There are several ways a security system can verify that somebody is an authorized user. Most systems are looking for one or more of the following:
- What you have
- What you know
- Who you are
To get past a "what you have" system, you need some sort of "token," such as an identity card with a magnetic strip. A "what you know" system requires you to enter a password or PIN number. A "who you are" system is actually looking for physical evidence that you are who you say you are -- a specific fingerprint, voice or iris pattern.
"Who you are" systems like fingerprint scanners have a number of advantages over other systems. To name few:
- Physical attributes are much harder to fake than identity cards.
- You can't guess a fingerprint pattern like you can guess a password.
- You can't misplace your fingerprints, irises or voice like you can misplace an access card.
- You can't forget your fingerprints like you can forget a password.
But, as effective as they are, they certainly aren't infallible, and they do have major disadvantages. Optical scanners can't always distinguish between a picture of a finger and the finger itself, and capacitive scanners can sometimes be fooled by a mold of a person's finger. If somebody did gain access to an authorized user's prints, the person could trick the scanner. In a worst-case scenario, a criminal could even cut off somebody's finger to get past a scanner security system. Some scanners have additional pulse and heat sensors to verify that the finger is alive, rather than a mold or dismembered digit, but even these systems can be fooled by a gelatin print mold over a real finger. (This site explains various ways somebody might trick a scanner.)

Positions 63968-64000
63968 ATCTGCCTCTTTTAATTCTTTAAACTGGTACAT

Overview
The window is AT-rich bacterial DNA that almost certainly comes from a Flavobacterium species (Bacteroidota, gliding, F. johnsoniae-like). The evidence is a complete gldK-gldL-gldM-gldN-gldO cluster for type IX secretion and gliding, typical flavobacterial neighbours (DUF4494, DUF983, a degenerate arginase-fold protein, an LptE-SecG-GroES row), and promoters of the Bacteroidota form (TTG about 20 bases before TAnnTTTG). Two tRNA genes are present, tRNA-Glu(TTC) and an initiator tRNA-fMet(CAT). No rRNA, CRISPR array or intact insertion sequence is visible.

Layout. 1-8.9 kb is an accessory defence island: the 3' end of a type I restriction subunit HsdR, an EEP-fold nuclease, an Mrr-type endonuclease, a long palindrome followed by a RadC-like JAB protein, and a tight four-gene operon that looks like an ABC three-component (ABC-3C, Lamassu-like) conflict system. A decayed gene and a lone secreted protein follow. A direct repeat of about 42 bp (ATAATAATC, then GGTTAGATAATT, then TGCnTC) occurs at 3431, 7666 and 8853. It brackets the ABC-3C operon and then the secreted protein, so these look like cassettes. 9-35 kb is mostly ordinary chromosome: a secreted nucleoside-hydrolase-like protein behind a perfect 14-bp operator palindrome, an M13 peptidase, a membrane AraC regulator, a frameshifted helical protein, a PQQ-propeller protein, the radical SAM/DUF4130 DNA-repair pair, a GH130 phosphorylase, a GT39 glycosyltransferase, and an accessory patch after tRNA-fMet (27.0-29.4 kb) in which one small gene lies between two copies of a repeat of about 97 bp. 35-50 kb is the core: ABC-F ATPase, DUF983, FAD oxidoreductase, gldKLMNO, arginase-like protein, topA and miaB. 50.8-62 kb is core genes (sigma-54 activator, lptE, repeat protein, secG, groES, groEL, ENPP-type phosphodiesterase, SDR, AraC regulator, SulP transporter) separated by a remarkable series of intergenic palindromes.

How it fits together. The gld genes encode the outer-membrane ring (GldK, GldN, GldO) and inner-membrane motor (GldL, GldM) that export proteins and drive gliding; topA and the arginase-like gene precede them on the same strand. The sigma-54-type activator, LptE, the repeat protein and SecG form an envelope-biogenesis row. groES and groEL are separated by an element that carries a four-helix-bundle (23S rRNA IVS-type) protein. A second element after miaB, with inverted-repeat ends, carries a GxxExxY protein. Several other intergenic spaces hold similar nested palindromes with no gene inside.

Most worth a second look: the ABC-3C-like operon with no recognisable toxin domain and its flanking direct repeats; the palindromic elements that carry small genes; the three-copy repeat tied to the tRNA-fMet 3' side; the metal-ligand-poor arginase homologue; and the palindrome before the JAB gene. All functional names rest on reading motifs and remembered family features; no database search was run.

To make these security systems more reliable, it's a good idea to combine the biometric analysis with a conventional means of identification, such as a password (in the same way an ATM requires a bank card and a PIN code).
The real problem with biometric security systems is the extent of the damage when somebody does manage to steal the identity information. If you lose your credit card or accidentally tell somebody your secret PIN number, you can always get a new card or change your code. But if somebody steals your fingerprints, you're pretty much out of luck for the rest of your life. You wouldn't be able to use your prints as a form of identification until you were absolutely sure all copies had been destroyed. There's no way to get new prints.
But even with this significant drawback, fingerprint scanners and biometric systems are an excellent means of identification. In the future, they'll most likely become an integral part of most peoples' everyday life, just like keys, ATM cards and passwords are today.
For much more information about fingerprint scanners and other biometric technologies, check out the links on the next page.